So maybe a break was all we needed to start fresh the next day. We headed to our favorite spot by the lake and had a picnic. My daughter munched on popcorn and chatted away about the weather and pinecones, and listened for the sounds of helicopters—which you hear quite often living on an aviation military base.

Sometimes in the daily struggles of motherhood I have noticed that I can forget who I am and the strength we possess as mothers. It may not come easily at first, but I grow with each new day. Even potty training—this mundane human activity that is emotional and (quite literally) messy, teaches me much about the meaning and purpose of motherhood.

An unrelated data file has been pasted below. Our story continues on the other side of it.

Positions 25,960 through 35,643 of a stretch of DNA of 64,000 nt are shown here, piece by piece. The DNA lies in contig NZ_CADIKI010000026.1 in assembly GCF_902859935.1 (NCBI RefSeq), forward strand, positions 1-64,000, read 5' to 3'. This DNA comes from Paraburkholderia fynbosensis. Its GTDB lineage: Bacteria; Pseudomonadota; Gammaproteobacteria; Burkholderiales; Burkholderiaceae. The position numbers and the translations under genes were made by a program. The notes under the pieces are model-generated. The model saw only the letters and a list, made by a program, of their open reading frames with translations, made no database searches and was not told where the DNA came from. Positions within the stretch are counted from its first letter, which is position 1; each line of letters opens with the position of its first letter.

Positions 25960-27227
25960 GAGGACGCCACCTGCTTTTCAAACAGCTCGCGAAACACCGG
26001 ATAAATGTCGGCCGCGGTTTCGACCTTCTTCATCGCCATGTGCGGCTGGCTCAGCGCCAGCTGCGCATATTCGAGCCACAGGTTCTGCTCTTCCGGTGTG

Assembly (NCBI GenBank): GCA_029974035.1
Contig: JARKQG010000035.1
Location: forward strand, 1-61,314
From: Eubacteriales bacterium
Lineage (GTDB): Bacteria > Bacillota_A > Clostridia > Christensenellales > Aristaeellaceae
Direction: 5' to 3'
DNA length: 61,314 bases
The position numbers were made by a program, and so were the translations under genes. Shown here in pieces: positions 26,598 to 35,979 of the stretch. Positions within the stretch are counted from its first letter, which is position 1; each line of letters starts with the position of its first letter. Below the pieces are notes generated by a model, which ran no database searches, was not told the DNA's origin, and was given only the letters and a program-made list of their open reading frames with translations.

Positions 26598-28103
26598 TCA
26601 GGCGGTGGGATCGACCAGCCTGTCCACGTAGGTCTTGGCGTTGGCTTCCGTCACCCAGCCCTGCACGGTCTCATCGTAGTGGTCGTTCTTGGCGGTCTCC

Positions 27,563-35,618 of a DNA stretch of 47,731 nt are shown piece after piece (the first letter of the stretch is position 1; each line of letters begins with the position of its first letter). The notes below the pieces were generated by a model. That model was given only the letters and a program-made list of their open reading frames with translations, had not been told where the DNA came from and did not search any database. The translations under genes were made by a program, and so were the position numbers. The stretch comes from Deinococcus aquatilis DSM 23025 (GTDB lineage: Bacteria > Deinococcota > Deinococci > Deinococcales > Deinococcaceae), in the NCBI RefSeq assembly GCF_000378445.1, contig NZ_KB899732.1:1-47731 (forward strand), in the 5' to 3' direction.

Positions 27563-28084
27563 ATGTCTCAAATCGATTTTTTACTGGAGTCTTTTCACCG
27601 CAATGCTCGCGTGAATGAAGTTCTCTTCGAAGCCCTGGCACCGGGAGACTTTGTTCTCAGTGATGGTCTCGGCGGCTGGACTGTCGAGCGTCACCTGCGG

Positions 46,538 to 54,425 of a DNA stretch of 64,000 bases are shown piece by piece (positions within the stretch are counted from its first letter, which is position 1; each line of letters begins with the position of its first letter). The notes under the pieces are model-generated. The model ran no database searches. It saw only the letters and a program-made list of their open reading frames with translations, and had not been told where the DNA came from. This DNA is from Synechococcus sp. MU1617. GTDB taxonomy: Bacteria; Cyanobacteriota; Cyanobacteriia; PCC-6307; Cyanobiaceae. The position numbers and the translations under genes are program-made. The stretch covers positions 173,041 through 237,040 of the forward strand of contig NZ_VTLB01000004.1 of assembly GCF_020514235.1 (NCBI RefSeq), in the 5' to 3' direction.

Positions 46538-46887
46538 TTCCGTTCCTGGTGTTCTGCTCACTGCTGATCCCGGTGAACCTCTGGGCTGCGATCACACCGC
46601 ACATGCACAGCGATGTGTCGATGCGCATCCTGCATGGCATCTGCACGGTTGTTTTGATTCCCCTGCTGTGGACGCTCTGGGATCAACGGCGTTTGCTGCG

Potty training has taught me a huge lesson on patience. Patience to be present, to pay attention to what is right in front of me. To be encouraging, to not rush the process, to not place expectations on timing or play the comparison game we often play as mothers.

Patience is needed in every area of parenting and potty training is just one way where we can see as parents where our patience is wearing thin.

I have found that it's when I come from a place of patience and presence that I can then glean wisdom from those messy, mundane, time-consuming tasks of potty training, and find that the waiting, sitting and hours of time spent in the bathroom gives me an opportunity to be present in my child's world.

Whether it be the grocery line, a traffic jam, or cleaning up wet bedding, I learn the art and joy in the small and big moments in motherhood. Giving our children space to fail and try it again as many times as it takes encourages them that they too can cultivate the gift of patience in there own tiny lives.